Above illustration puts you in mid-Bootheel of Missouri, looking north at US 60 with Sikeston on the right, Poplar Bluff on the left. A section of Crowley's Ridge in the middle, runs north-south through Dexter-Bloomfield.
During the Civil War, the yellow on the right (between Dexter and Sikeston) was a swamp, with waist deep water, which inhibited troop movement. In a big shake, the yellow area, running north-south, would see the most liquefaction. Note location of I-55 at right.
Tiptonville Dome, Reelfoot Lake
“The ground failure that resulted from liquefaction during the New Madrid earthquakes was severe. We're talking about vertical displacement of 3 to 6 feet (1 to 2 meters), and lateral displacement up to 33 feet (10 meters),” said Tuttle. “A recurrence of that type of event would have severe consequences for engineered structures.” NASA
Above: Another sandboil, farmed over, just east of New Madrid.
In a letter published in Lorenzo Dow’s Journal, New Madrid resident Eliza Bryan wrote in 1816:
. . . the surface of hundreds of acres was, from time to time, covered over in various depths by the sand which issued from the fissures, which were made in great numbers all over this country, some of which closed up immediately after they had vomited forth their sand and water . . .
Above: Apparent sandblows straddle I-55 just south of Sikeston.
Below: apparent sandblows just east of Malden.
Next photo shows apparent sandblows just north of Malden.
Above: Big Lake National Wildlife Reserve, west of Blytheville, Ark, once a free-flowing river system, changed to a lake / swamp ecosystem by the New Madrid earthquakes of 1811-12. Big Lake today consists primarily of wooded swamps and open water with an average depth of three feet, bordered by a virgin cypress-tupelo swamp. Five large drainage ditches empty into the reserve. Blytheville Air Base is at top right.
Using paleoliquefaction and archeological evidence, Tuttle and Schweig (1995) determined that two, possibly three prehistoric earthquakes, occurred near Blytheville, AR in the past 5000 to 6000 years. One sand blow crater in the area was dated between A.D. 800 and 1400, and another between A.D. 800 and 1670.
According to Tuttle and Schweig, prehistoric liquefaction features in the Blytheville area suggest recurrence intervals of hundreds of years for earthquakes large enough (mb = 6.2) to cause liquefaction. The prehistoric liquefaction features found were equal to or larger than the liquefaction features formed by the 1811-1812 earthquakes. This suggests that the prehistoric earthquakes may have been of similar sizes and type to the 1811-1812 earthquakes.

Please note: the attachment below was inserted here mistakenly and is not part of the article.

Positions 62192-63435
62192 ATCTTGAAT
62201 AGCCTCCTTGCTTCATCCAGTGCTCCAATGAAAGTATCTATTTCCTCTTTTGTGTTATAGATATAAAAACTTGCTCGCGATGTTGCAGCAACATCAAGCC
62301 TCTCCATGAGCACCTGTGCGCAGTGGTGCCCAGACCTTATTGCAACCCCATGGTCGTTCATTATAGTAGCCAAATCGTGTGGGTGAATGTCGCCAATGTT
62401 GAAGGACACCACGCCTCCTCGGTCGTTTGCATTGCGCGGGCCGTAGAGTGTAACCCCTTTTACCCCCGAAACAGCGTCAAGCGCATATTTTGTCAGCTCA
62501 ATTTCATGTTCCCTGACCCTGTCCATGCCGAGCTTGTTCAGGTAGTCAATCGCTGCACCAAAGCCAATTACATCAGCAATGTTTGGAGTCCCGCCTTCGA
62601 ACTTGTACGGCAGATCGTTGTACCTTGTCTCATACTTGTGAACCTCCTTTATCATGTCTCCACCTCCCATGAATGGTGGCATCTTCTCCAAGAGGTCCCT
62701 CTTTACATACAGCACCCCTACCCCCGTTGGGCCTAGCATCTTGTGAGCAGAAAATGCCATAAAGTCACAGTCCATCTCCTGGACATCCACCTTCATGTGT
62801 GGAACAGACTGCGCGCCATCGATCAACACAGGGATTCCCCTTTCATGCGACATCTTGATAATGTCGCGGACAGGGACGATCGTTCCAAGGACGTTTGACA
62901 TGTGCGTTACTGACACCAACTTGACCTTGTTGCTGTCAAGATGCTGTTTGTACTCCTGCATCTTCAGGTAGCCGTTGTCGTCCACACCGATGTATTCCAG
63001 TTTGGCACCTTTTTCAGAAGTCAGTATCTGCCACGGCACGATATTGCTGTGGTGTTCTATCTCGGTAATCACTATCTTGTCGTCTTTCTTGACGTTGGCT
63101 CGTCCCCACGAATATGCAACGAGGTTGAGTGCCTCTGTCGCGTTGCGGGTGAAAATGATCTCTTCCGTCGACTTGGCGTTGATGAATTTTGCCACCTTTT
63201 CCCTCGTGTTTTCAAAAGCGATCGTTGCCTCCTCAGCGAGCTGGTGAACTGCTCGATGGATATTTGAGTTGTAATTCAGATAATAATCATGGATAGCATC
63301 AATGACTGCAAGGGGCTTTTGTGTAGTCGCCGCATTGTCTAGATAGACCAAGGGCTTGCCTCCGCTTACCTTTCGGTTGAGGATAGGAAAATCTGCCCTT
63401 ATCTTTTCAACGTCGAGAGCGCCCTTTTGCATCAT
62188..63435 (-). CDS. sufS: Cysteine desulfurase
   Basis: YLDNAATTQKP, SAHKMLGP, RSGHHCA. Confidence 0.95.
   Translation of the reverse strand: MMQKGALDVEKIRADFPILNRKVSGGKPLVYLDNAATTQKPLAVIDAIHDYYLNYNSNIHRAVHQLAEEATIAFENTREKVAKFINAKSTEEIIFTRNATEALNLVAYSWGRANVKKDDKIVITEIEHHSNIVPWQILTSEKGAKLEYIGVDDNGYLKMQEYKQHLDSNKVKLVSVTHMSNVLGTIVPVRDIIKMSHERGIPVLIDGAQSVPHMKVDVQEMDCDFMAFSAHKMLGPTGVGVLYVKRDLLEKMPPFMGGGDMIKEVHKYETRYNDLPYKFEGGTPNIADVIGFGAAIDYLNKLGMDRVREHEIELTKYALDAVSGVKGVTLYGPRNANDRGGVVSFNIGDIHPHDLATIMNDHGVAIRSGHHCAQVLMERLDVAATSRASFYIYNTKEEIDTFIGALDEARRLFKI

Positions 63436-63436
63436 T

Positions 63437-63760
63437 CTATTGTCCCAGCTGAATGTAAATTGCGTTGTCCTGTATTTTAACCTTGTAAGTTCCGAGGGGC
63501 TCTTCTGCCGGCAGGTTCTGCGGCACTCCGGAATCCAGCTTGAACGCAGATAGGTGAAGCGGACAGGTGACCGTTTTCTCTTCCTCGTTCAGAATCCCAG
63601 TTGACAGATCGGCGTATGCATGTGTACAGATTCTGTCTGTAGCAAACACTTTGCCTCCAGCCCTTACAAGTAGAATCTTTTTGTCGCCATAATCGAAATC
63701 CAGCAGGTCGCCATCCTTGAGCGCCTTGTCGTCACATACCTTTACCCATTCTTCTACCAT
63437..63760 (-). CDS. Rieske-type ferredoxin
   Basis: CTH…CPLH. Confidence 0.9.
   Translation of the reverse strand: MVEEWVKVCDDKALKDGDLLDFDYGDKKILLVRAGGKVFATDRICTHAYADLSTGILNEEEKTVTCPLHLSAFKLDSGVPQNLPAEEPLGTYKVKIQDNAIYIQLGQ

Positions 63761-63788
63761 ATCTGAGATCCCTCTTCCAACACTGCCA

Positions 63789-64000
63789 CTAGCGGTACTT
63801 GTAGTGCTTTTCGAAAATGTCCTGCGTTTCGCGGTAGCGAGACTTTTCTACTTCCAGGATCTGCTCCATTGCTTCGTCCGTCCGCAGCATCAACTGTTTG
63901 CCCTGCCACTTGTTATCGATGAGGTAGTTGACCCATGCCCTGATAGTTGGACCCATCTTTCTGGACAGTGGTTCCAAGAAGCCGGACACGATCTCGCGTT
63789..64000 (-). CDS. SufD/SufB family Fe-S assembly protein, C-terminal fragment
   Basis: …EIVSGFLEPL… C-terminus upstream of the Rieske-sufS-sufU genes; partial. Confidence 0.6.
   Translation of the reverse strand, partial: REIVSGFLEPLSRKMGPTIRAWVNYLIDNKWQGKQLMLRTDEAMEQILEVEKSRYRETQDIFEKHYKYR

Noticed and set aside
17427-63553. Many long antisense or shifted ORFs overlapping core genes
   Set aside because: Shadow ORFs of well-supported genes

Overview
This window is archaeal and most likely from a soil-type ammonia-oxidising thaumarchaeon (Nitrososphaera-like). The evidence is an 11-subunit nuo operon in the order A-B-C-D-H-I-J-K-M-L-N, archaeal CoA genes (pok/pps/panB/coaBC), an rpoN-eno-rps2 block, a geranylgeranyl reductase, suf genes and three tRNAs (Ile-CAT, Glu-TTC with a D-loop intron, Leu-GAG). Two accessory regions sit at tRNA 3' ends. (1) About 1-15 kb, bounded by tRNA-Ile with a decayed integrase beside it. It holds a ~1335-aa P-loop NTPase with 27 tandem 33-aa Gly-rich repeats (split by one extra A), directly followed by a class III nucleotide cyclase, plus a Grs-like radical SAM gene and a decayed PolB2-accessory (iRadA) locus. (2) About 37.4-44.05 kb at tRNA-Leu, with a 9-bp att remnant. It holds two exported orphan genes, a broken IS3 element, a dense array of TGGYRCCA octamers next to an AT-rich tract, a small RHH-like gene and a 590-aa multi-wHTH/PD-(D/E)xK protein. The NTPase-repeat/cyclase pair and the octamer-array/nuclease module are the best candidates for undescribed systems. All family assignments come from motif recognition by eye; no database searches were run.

Kelson, et al., (1994), found evidence of three prehistoric earthquake events in the last 2400 years while studying the Reelfoot scarp. Saucier (1991) also identified paleoliquefaction features in the NMSZ. Paleoliquefaction features found near Reelfoot Lake were interpreted as being formed by two large prehistoric earthquakes that occurred within the past 1500 years.
Aftershocks strong enough to be felt continued through 1817. The earthquakes were felt over an area of 5 million km2 (Van Arsdale, 1997), more than any other earthquake in American history. The area experiencing a Modified Mercalli Intensity (MMI) (Table 3.1) of V or greater was approximately 2.5 million km2 (Nuttli, 1973).
This area of strong shaking is two to three times greater than the area affected by the 1964 Alaska earthquake and 10 times larger than the area affected by the 1906 San Francisco earthquake (Stover and Coffman, 1993). Figure 3.6 is a map showing the Modified Mercalli Intensities experienced during the December 16, 1811 earthquake.
The December 16th earthquake was so severe that it awakened people as far away as Pittsburgh, PA, and Norfolk, VA. The felt areas of the three largest earthquakes extended to the gulf coast to the south, the Atlantic coast to the southeast, and to Quebec, Canada, in the northeast. Major topographic changes, including large ground fissures, sand blows, sunk lands, caving of river banks, and disappearing islands in the Mississippi River affected an area between 78,000 and 130,000 km2 (von Hake, 1974; Stover and Coffman, 1993).